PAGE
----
I’m in Las Vegas for the Consumer Electronics Show, the massive tech-fest that usually sets the tone for the year ahead in the world of technology and consumer electronics.
Well, that’s how it used to be at CES, which this year will attract in excess of 120,000 visitors to Sin City. In recent years, the show has been overshadowed by Apple Computer, which until a couple of years ago ran its own MacWorld conference in San Francisco closely timed to CES.
When I was last at CES in 2007, Apple released the iPhone, sucking the the thin desert air out of CES completely and sending journalists rushing to their hotel rooms to find out the details of Apple’s new phone. Since then, the tech sector has been scrambling to catch up with Apple and already that is very much in evidence at the show this year.
The main announcements will come in the next few days, but already several tech vendors have been showing off tablet computers designed to emulate the iPad which Apple released last year and had sold eight million units of in the first six months of it being on the market.
Tech giants take their tablets
The onslaught on the iPad is coming in the form of big-name vendors touting devices running a version of Google’s Android operating system, which to date has been restricted to mobile phones. A version of Android dubbed Honeycomb is set to power a new generation of tablets that will look to gain an edge on Apple by bundling in extra features, such as a camera that would enable video calling from the tablet. Lenovo and Asus today showed tablets running on Android and tonight, Microsoft chief executive Steve Ballmer is tipped to unveil a version of Windows 7 custom-built for tablet computers.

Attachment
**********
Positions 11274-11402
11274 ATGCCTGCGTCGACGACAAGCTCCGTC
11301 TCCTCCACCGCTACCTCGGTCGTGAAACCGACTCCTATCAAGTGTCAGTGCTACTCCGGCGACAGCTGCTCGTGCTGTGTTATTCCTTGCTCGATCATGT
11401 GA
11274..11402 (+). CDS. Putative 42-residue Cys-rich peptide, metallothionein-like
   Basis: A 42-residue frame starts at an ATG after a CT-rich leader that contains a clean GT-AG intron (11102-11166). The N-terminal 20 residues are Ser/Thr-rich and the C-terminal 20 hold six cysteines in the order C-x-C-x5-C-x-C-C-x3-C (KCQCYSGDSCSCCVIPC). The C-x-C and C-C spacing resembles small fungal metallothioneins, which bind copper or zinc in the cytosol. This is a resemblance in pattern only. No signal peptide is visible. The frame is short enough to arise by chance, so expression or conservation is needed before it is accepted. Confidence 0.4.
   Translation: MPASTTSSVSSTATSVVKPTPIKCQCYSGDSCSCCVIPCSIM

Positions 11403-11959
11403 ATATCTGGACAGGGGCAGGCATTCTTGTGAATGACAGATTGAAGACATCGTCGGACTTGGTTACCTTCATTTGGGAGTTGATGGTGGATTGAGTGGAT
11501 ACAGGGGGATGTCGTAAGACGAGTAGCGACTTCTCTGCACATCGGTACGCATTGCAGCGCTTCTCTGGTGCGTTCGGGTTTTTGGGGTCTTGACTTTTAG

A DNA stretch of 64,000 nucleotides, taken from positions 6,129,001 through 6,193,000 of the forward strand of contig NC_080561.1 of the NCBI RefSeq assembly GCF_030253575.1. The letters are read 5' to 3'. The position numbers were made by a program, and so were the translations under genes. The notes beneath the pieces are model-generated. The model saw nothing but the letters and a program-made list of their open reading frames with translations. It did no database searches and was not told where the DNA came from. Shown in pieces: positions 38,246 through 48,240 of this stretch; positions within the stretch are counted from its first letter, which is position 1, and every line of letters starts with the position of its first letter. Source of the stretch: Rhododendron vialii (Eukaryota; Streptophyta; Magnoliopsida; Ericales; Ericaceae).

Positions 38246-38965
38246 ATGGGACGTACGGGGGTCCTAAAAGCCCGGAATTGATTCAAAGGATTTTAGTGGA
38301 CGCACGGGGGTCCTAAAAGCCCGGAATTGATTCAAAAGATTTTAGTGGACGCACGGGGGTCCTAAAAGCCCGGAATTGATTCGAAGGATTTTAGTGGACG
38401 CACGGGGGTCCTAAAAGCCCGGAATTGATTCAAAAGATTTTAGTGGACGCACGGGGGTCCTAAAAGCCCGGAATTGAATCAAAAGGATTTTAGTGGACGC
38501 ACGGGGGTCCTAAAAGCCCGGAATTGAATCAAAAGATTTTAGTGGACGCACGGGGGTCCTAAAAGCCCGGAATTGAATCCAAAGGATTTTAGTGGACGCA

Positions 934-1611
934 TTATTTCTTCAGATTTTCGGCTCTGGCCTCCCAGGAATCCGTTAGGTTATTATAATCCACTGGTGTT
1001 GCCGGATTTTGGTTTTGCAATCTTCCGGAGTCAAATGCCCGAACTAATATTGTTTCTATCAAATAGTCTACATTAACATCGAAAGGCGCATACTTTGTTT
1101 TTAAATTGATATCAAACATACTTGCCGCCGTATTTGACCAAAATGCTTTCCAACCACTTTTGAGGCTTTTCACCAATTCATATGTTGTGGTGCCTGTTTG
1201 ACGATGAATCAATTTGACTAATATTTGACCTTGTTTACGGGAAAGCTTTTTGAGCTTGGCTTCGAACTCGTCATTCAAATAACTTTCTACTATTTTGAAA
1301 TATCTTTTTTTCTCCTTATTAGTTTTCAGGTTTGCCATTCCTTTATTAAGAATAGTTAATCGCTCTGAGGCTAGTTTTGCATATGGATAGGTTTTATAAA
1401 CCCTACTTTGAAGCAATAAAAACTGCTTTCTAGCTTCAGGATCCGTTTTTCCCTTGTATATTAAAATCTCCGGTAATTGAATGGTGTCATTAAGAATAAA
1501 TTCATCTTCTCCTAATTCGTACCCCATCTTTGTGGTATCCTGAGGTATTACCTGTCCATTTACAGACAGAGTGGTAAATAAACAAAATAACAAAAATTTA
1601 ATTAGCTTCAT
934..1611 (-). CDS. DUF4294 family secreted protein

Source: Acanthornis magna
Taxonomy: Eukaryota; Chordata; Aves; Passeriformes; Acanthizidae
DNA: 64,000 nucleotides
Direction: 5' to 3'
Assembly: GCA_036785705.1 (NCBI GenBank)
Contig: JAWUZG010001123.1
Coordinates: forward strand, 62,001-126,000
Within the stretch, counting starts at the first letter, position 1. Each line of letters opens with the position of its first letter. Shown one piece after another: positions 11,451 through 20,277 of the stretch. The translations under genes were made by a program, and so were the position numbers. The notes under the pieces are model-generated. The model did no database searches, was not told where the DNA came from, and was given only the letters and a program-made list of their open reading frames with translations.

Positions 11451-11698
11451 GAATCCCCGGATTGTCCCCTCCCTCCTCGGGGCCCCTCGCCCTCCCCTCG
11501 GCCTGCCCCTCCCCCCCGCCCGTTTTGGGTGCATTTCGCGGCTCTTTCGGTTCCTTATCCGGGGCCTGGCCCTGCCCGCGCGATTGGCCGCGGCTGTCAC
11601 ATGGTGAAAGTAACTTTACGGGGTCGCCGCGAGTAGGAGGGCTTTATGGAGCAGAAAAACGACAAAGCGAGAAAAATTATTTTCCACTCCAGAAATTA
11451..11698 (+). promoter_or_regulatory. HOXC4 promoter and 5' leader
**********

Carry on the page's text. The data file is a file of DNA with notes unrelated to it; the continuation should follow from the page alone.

What is striking about the show this year is the lack of buzz around netbooks – the market segment that was all the rage a couple of years ago with Asus leading the pack in the compact laptop space with its best-selling Eee PC line-up. Asus has obviously sensed the potential for tablets, debuting the Eee Pad Transformer – a mini notebook that can separate from the keyboard to be used as a touch-screen tablet. Essentially, the Taiwanese computer maker is putting a buck each way offering two different formats for consumers. With analysts predicting 55 million tablets to be sold in 2011, it may be a smart strategy. Dell, Acer and Motorola also expected to unveil tablets at CES.
Asus boss Jonny Shih summed up how the wider tech industry views Apple as he unveiled the company’s new tablets at a press conference today:
‘We admire companies like Apple that offer great innovation, but they provide very limited choices for the customers. Different kinds of customers have different kinds of needs, and the best way to better serve them is to provide choice.’
More on CES as announcements are made – so far it is all about tablets, applications that work on tablets and 3D TV without the need to wear glasses…follow my tweets at twitter.com/sciblogsnz
Peter Griffin attended CES with the help of Microsoft.